"Romancer" complains that the heroine doesn't want anything "for herself" -- and here I was, so charmed to find a heroine with an altruistic streak, someone who did put public service and the welfare of others before her own interests. How charming and un-modern, I thought. She seemed real enough to me :)

This is not my favorite Anne Gracie book; I'm not much on royalty and imaginary European principalities myself -- but I did find it a very entertaining read, and I would recommend it.
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5 of 5 people found the following review helpful By Diane Farr on February 8, 2009
Format: Mass Market Paperback
I was surprised to read the other reviews here at Amazon, because the general consensus seems to be that Anne Gracie's other books are (even) better. If that's true, I really must read her other books. (I've read some, but not all)

I loved this book. Parts of the dialog were so great, I had to read them out loud for the pure pleasure of it -- especially the scene where the heroine explains to the hero that some forms of his teasing and banter are actually unconscious put-downs that disrespect her. I love it when an author is able to create strong characters with a few deft strokes, and write dialog in each character's voice -- you can read the words out loud and know which character is speaking, even if you skip the dialog tags -- and in a book with a large cast, that is really quite remarkable. I loved the ever-so-slight accent implied in Nikolai's precise speech, the strength in Callie's direct sentences, the charm in Gabe's more elliptical and humorous style -- loved it, loved it, loved it.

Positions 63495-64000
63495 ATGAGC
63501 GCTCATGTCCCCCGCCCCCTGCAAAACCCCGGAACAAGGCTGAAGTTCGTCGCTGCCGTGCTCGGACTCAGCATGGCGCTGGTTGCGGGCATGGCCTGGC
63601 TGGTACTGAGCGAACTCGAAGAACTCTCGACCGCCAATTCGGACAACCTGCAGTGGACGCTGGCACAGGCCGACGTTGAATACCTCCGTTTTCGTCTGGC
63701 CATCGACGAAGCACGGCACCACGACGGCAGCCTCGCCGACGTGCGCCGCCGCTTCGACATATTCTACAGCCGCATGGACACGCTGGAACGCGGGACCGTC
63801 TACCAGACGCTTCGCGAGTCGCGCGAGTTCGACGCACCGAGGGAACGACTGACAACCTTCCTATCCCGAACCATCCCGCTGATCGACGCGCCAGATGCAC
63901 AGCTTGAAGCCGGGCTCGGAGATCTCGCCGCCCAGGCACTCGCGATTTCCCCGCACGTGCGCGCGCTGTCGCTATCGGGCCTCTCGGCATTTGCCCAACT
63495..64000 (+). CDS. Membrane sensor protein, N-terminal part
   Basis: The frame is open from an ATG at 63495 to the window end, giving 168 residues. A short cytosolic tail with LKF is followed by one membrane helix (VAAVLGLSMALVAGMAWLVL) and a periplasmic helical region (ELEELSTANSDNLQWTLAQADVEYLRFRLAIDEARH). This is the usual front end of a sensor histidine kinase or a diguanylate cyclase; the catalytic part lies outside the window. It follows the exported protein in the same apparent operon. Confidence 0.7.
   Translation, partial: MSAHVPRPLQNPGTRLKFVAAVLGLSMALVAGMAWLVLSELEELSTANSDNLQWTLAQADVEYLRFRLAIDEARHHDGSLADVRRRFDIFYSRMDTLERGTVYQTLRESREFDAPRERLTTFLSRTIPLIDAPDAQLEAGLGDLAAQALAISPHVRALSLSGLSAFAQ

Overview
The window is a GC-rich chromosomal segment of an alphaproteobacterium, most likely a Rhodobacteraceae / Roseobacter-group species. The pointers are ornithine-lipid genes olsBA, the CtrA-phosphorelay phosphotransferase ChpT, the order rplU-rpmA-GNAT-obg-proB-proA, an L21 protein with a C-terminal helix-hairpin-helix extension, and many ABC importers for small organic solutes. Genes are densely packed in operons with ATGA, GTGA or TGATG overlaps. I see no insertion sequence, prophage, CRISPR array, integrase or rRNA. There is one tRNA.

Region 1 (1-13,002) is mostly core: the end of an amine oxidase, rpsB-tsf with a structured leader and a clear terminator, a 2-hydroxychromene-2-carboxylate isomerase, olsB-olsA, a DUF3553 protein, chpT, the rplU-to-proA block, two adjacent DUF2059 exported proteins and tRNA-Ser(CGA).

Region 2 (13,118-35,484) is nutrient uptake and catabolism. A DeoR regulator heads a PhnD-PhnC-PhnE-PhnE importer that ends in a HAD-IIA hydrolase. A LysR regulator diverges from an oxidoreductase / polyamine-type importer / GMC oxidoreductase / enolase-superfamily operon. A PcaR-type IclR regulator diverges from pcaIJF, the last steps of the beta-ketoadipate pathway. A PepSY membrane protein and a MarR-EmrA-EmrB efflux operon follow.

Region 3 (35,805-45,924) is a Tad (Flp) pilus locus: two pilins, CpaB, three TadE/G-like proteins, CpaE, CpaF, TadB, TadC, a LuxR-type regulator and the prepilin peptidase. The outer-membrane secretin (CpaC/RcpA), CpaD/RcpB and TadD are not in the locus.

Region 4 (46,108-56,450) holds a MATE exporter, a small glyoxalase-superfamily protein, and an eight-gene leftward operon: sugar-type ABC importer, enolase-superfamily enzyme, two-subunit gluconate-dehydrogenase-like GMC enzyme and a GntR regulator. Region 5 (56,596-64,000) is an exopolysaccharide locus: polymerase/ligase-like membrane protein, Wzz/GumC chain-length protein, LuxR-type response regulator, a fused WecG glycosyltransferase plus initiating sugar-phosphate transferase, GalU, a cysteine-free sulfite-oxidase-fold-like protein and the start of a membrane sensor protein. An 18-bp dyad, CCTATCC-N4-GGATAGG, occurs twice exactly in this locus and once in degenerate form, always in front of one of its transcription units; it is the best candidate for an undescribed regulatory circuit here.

The plot was far-fetched, of course, but vividly drawn. Anyone who is able to enjoy "The Prisoner of Zenda" ought to be able to enjoy this book -- indeed, I wondered at first if she had borrowed Zenda for this story, but no! Anne Gracie's storytelling skills carried the day, and my only quibble is that the princess was consistently addressed as "Princess" rather than "Your Highness." To my ear, that sounded odd -- perhaps because "princess" is so frequently used (in America, anyway) as a nickname for a spoiled daughter.

I am pretty obviously a "voice reader" -- if I enjoy an author's voice, I will devour anything and everything that author writes and not give two pins for the plot. When an author is able to deliver an action-packed plot on top of a wonderful voice, that's icing on the cake. Ms. Gracie consistently delivers iced cake.